The G7 Leaders Summit is an opportunity to seek broader support for the struggle we are waging alongside India and more than 100 other countries to achieve a temporary waiver of the Trade-Related Aspects of Intellectual Property agreement at the WTO to ensure equitable access to COVID-19 vaccines. This will enable countries to manufacture their own vaccines and pave the way for the development of a local pharmaceutical manufacturing industry in our own country and on the continent.

The message I will be taking to the G7 Summit will be one of hope about the prospects for our country¨s recovery, and indeed the global recovery.

But not everyone in this country is ready for that message.

When times are tough, it is easy to be pessimistic.

It is understandable that citizens may be frustrated by the slow pace of change, and feel that our problems appear to be intractable. Our high rate of unemployment, for example, has not improved since the global financial crisis more than a decade ago and was made much worse by the pandemic.

But sometimes we are so absorbed by our shortcomings, that we often fail to acknowledge what we are doing right and where things are improving.

We are making progress in resolving many of our challenges, from corruption to energy shortages to the obstacles that discourage investment. The pace of reform is picking up.

We do not take the patience and resilience of the South African people for granted. We acknowledge our shortcomings as a government and are working to remedy them.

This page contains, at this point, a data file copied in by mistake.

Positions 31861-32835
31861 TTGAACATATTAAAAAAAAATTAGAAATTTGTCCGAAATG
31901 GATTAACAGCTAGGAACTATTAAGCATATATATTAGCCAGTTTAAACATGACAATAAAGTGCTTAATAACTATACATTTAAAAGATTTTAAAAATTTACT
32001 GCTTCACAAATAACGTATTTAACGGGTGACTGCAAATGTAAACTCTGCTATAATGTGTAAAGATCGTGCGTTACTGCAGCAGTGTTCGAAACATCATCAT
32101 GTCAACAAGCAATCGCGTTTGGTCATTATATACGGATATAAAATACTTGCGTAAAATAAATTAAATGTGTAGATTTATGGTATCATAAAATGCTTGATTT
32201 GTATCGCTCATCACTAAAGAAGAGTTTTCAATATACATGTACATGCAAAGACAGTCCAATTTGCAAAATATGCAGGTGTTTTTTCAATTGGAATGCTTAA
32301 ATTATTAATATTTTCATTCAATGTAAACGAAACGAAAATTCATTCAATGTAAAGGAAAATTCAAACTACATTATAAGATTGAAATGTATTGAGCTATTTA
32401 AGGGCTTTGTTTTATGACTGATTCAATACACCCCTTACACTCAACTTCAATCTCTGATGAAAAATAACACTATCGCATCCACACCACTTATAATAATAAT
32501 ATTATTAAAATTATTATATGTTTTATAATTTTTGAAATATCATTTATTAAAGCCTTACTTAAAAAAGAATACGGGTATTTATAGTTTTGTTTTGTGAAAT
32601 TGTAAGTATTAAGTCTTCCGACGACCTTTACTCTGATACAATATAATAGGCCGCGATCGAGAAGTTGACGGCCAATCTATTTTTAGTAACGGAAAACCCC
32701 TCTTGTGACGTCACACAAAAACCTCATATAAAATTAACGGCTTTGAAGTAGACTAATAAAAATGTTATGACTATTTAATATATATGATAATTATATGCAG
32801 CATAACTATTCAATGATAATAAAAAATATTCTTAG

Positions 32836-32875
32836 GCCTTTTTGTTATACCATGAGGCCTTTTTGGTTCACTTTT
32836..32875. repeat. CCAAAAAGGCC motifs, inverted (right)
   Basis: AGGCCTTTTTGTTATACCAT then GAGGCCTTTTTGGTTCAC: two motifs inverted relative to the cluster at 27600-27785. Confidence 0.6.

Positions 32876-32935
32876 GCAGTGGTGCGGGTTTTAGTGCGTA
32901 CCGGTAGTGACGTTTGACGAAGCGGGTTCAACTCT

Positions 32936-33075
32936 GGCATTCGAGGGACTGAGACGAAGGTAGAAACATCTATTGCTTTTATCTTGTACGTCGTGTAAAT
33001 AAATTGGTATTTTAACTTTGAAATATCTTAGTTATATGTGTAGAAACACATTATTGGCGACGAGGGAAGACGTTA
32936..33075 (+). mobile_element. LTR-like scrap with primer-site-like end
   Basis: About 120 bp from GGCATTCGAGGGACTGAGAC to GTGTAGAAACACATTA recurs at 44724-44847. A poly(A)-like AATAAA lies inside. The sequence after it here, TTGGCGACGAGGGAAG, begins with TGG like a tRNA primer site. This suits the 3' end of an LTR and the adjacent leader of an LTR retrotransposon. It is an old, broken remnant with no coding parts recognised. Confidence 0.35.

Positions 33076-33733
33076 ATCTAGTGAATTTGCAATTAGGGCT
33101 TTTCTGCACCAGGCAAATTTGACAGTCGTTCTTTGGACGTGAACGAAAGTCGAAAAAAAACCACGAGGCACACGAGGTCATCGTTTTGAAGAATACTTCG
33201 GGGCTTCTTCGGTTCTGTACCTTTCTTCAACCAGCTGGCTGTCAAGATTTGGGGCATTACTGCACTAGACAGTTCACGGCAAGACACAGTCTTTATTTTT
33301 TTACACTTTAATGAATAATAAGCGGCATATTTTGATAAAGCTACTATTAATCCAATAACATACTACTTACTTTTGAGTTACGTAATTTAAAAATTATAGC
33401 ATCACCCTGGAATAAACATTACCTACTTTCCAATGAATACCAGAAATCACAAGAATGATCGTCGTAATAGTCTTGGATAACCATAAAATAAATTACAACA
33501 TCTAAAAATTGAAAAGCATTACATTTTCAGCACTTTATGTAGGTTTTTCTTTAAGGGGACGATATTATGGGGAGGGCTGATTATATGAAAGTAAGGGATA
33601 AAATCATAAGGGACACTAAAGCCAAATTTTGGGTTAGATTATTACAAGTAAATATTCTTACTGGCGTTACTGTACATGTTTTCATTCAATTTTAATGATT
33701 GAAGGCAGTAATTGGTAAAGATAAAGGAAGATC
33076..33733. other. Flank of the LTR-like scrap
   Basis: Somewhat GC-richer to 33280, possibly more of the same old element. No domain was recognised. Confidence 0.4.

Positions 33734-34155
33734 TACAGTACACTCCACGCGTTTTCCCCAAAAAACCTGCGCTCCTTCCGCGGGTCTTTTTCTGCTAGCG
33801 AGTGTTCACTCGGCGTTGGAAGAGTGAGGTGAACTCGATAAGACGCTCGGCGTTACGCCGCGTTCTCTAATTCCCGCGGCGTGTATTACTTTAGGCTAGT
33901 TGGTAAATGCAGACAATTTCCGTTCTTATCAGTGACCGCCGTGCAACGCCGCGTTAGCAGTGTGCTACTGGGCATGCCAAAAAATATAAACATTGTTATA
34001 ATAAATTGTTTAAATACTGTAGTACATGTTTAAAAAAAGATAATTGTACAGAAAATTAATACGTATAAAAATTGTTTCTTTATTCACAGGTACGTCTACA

Optimism is the foundation of progress and hope is the companion of development.

Cynical though some among us may be, let the progress we are making in overcoming the immediate crisis motivate us to do even better.

Our democracy was founded in hope where there seemingly was none. We emerged from a desperate situation that threatened to engulf us and built a new nation. Over the last year and a half, we rallied together to fight the pandemic, united in the belief that better days would come.

Throughout the course of our history we have had setbacks and false starts. But our resilient nature allowed us to weather many storms. It is this drive and determination that must continue to propel us forward as our country recovers socially, politically and economically.

Let us look ahead and move forward. Let us nurture the green shoots of progress. Let us not only hope for better days, but let us work even harder to achieve them.

With best regards,

Cyril Ramaphosa